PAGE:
Many Aspects of My Life
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The topic of values is broad, abstract, and subjective. These qualities make values difficult to ascribe to individuals or groups in a concise way. Values, like most worthwhile things in life, demand reflection and ongoing thoughtful consideration as one learns and grows. Whether defining a person’s own system of beliefs or working on a mission statement for a global entity, values are central to identity and are often reflected in our professional endeavors. Values are critical in social work, a profession built around helping and impacting others at many levels of society.
I have identified the instrumental values of being honest and forgiving and the terminal value of wisdom as my core values, central in the picture of my life and driving my actions. Honesty was highly valued in my home growing up and I would describe my father as honest to a fault. His truthfulness could (and still can) border on harshness, but it was never his intention to be unkind. He just cannot live with himself even telling a fib to protect someone’s feelings. This stringency to always be honest really became indelible on me and I, too, could be classified as honest to a fault. Any type of dishonesty, even something seemingly inconsequential, makes me so uncomfortable that I cannot rest until I clear the air. This leads into my second core value: forgiving. Righting a wrong and receiving forgiveness is essential to me in order to move on from a problem, but I have learned that there is nothing more healing than showing forgiveness when someone wrongs you. I find this to be especially true when the person in the wrong does not want to apologize or admit to their mistakes. Forgiving my husband when he does something that hurts my feelings is just as vital for my own emotional health as it is for his and I have found that the more I forgive, rather than holding on to feelings of anger or resentment, the happier I am. I grew up in a Christian family and my faith is still very important to me. Forgiveness, particularly forgiveness given freely and without judgement, is a key tenet of Christianity and this has greatly impacted my life.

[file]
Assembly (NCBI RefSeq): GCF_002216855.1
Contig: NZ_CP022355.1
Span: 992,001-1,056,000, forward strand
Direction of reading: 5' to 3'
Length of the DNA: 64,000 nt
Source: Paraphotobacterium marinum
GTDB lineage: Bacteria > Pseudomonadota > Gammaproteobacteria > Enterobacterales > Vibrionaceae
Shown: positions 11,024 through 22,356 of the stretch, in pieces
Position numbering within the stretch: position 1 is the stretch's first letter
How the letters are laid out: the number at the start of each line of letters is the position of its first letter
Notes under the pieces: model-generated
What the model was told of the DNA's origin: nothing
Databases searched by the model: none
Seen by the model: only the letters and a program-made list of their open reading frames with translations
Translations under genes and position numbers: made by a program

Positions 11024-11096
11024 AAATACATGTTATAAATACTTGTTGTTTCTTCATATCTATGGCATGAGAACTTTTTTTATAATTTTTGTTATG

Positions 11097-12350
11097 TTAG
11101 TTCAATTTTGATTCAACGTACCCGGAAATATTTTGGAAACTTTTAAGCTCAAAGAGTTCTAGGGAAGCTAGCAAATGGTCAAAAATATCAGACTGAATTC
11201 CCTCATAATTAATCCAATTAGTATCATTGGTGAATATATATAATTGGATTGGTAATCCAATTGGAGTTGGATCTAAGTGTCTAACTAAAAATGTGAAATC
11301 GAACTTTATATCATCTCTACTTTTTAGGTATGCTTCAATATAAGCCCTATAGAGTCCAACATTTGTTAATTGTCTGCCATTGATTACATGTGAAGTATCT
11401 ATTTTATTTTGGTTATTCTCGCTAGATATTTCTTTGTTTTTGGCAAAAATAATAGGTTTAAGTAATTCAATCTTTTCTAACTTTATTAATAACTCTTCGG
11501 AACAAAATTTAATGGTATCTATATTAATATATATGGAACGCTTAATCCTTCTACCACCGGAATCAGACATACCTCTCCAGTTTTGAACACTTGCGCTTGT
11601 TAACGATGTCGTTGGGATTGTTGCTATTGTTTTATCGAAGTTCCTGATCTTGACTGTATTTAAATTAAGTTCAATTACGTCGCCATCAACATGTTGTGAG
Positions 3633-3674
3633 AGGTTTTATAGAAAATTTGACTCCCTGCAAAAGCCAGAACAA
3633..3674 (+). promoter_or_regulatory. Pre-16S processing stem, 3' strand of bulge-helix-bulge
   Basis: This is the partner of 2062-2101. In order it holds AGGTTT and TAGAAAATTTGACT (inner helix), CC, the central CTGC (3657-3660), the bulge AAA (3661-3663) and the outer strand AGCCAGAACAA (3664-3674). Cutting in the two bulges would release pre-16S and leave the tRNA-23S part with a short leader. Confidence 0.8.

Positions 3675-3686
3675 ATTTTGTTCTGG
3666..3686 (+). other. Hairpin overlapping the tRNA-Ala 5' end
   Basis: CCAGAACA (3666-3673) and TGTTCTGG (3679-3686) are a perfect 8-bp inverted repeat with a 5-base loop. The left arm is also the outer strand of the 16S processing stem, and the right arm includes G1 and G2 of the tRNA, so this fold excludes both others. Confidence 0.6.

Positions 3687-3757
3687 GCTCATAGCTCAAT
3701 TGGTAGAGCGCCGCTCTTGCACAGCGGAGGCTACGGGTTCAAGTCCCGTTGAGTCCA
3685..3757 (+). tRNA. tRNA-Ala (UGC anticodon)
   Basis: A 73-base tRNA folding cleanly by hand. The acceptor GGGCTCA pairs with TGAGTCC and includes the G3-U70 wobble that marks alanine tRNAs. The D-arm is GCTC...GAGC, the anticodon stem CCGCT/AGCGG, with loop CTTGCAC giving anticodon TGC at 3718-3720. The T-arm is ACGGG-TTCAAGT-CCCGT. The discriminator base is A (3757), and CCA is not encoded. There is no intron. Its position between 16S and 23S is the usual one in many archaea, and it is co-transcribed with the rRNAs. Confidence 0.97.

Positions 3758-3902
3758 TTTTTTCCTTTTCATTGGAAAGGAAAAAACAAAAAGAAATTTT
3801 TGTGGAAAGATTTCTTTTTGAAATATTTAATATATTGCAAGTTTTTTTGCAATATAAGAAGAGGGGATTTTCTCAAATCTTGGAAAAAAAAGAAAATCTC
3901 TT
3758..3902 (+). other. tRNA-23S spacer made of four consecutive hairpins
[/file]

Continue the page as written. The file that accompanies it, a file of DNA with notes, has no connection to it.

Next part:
The terminal value of wisdom is what I would describe as being my evolving value – I am currently honest and forgiving, but I am continually gaining wisdom along the way. When I was in college, a dear family friend quoted Miles Kington to me: “Knowledge consists of knowing that a tomato is a fruit, and wisdom consists of not putting it in a fruit salad.” (Kington, 2003). CITATION HERE. This funny and concise way of explaining the rather enigmatic concept of wisdom has stuck with me over the years. I learned that wisdom is the result of putting knowledge to good work and that experiences can lend themselves to wisdom in a completely different way than just learning facts.
Like many aspects of my life, my values have evolved and changed some over time. When I was younger, I placed a very high premium on knowledge. Being considered intelligent by my peers was very important to me and I gathered facts and information to become more knowledgeable. I still consider knowledge to be important, but this value has been usurped by wisdom in my core values. Hand in hand with knowledge came the need for a sense of accomplishment. I wanted a list of achievements to back up my intellect to validate that I am ‘smart.’ I have learned that for my own fulfillment it is more important to work on improving myself as a citizen of the world than to be considered accomplished by others. I stand behind my core values knowing that my actions are guided by principles that make me proud.